Today I analyzed a memory dump which showed an interesting pattern.
Based on the dump several hundred SPRequest objects had been allocated on a single thread for a single request.
Each SPRequest object has a pretty large unmanaged COM object behind which controls the connection to the SQL database. So each SPRequest object adds a signification amount of memory to the overall memory consumption of the worker process.
This is a pretty common problem which is usually caused by either incorrect navigation settings (deep enumeration of the site) or custom controls which enumerate a large amount sites in the sharepoint site hierarchy.
In this specific dump it was different as the callstack showed that the SPRequest objects were leaked from standard SharePoint code before the actual page processing started.
That mean the objects were allocated in the code which retrieves the page from the SQL database and invokes the jit compilation. Navigation and custom controls are not involved at this point.
The callstacks looked like this:
at Microsoft.SharePoint.Library.SPRequest..ctor() at Microsoft.SharePoint.SPGlobal.CreateSPRequestAndSetIdentity(…) at Microsoft.SharePoint.SPWeb.InitializeSPRequest() at Microsoft.SharePoint.SPWeb.EnsureSPRequest() at Microsoft.SharePoint.SPWeb.get_Request() at Microsoft.SharePoint.SPWeb.GetWebPartPageContent(Uri pageUrl, …) at Microsoft.SharePoint.ApplicationRuntime.SPRequestModuleData.FetchWebPartPageInformationForInit(…) at Microsoft.SharePoint.ApplicationRuntime.SPRequestModuleData.FetchWebPartPageInformation(…) at Microsoft.SharePoint.ApplicationRuntime.SPRequestModuleData.GetWebPartPageData(…) at Microsoft.SharePoint.ApplicationRuntime.SPVirtualFile.GetFile(String virtualPath, …) at Microsoft.SharePoint.ApplicationRuntime.SPVirtualFile.GetFile(String virtualPath) at Microsoft.SharePoint.ApplicationRuntime.SPVirtualPathProvider.GetFile(String virtualPath) at Microsoft.SharePoint.ApplicationRuntime.SPVirtualDirectory.get_Files() at System.Web.Compilation.WebDirectoryBatchCompiler.AddBuildProviders(…) at System.Web.Compilation.WebDirectoryBatchCompiler.Process() at System.Web.Compilation.BuildManager.BatchCompileWebDirectoryInternal(VirtualDirectory vdir, …) at System.Web.Compilation.BuildManager.CompileWebFile(VirtualPath virtualPath) at System.Web.Compilation.BuildManager.GetVPathBuildResultInternal(VirtualPath virtualPath, …) at System.Web.Compilation.BuildManager.GetVPathBuildResultWithNoAssert(…) at System.Web.Compilation.BuildManager.GetVirtualPathObjectFactory(…) at System.Web.Compilation.BuildManager.CreateInstanceFromVirtualPath(…) at System.Web.UI.PageHandlerFactory.GetHandlerHelper(…) at System.Web.HttpApplication.MapHttpHandler(HttpContext context, …) at System.Web.HttpApplication.MapHandlerExecutionStep.System.Web.HttpApplication.IExecutionStep.Execute() at System.Web.HttpApplication.ExecuteStep(…) at System.Web.HttpApplication.ApplicationStepManager.ResumeSteps(…) at System.Web.HttpApplication.System.Web.IHttpAsyncHandler.BeginProcessRequest(…) at System.Web.HttpRuntime.ProcessRequestInternal(HttpWorkerRequest wr) at System.Web.HttpRuntime.ProcessRequestNoDemand(HttpWorkerRequest wr) at System.Web.Hosting.ISAPIRuntime.ProcessRequest(IntPtr ecb, Int32 iWRType)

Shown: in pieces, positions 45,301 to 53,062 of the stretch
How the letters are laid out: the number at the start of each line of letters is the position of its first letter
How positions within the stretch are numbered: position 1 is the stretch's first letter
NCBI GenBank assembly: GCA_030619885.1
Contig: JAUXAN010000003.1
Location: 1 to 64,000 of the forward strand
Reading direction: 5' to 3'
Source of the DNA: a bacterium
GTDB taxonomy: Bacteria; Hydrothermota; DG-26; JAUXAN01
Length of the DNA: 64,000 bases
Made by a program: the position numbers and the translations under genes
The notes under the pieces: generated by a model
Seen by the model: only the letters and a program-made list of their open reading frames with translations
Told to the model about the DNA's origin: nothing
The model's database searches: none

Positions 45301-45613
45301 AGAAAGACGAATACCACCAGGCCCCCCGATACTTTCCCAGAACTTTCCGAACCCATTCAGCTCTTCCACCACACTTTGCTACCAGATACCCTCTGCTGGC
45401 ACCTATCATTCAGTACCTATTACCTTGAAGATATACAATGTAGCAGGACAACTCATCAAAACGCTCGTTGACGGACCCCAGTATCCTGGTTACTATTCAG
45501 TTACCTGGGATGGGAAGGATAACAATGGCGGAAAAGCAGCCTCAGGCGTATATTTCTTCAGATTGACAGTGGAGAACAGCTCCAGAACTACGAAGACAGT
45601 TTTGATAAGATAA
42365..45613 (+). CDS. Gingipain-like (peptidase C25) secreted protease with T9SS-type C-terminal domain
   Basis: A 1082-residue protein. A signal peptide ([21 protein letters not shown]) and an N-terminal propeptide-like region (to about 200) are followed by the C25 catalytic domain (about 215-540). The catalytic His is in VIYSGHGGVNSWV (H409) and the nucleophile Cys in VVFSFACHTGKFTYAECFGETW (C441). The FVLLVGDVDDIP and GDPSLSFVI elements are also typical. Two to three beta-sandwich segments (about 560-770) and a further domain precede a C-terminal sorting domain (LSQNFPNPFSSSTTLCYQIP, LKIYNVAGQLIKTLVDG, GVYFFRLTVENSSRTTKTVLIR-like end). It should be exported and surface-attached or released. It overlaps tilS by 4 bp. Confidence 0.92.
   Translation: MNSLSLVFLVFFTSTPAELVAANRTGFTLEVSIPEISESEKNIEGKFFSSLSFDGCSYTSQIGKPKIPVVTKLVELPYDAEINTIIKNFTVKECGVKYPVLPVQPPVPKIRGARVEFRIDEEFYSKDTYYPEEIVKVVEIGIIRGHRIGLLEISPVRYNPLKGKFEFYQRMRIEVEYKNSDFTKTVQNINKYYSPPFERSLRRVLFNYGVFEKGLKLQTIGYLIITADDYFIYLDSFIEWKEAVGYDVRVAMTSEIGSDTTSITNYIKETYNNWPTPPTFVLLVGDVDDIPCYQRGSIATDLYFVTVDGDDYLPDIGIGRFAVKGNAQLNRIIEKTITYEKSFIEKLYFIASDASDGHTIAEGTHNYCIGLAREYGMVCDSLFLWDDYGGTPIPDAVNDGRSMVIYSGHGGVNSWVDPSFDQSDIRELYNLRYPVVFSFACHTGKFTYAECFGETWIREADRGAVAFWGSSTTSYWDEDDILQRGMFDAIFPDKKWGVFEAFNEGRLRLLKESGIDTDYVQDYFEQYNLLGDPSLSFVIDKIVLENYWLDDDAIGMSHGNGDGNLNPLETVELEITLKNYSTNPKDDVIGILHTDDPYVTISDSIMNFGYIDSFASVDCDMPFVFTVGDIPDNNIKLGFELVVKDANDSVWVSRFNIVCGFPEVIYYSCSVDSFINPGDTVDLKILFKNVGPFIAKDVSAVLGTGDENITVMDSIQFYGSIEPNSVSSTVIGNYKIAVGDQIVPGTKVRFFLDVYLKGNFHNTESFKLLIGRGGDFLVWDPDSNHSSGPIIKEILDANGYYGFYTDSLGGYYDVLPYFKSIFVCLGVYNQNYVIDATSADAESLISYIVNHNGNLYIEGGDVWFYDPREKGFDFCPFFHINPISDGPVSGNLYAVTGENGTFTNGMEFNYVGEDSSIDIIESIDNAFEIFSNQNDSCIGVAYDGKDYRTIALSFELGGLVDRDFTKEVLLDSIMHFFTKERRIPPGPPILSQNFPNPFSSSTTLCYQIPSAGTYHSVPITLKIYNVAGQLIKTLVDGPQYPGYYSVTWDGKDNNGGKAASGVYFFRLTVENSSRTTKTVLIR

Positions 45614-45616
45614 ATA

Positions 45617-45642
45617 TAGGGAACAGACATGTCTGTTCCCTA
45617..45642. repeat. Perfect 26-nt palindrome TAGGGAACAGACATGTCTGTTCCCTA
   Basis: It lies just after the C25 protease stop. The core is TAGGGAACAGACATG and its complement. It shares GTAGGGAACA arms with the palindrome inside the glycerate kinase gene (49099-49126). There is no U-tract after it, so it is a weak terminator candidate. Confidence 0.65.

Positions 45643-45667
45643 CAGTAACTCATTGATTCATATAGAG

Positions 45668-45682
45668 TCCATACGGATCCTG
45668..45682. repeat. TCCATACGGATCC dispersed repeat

We can see that the SharePoint virtual path provider is called from the standard ASP.NET System.Web.Compilation classes. The interesting piece is the one marked in Red: BatchCompileWebDirectoryInternal.
That indicated that ASP.NET is trying to compile not only a single page but all pages in the same virtual directory. In SharePoint terms that means all pages in the same pages library.
Batch compilation is controlled through a setting in the web.config. web.config files created by SharePoint have batch compilation disabled:
<compilation batch="false" debug="false">
For the problematic web application this setting had been changed to
<compilation batch="true" debug="false">
The problem is that SharePoint does not support batch compilation of pages in SharePoint document libraries (see KB 953459).
As batch compilation is unsupported and unexpected SharePoint does not include special code to handle this situation. Usually exactly one SPRequest object is created for a single http request at this point. With Batch compilation a new SPRequest object is created for each single page in the document library and these were leaked.
To resolve this problem it is required to change the compilation settings in the web.config back to the supported setting batch="false".
Nice article but how to know that the problem is because of batch compilation without going into the config file because people mostly look for other reasons such as memory leak because of object or some other coding issues.
by reviewing the ULS log after enabling callstacks.
Callstacks can be enabled using the information from these articles:
Then check if the callstack is similar to the one I listed here in the article.
btw: the easiest check is to verify that the setting in the web.config is correct. ;-)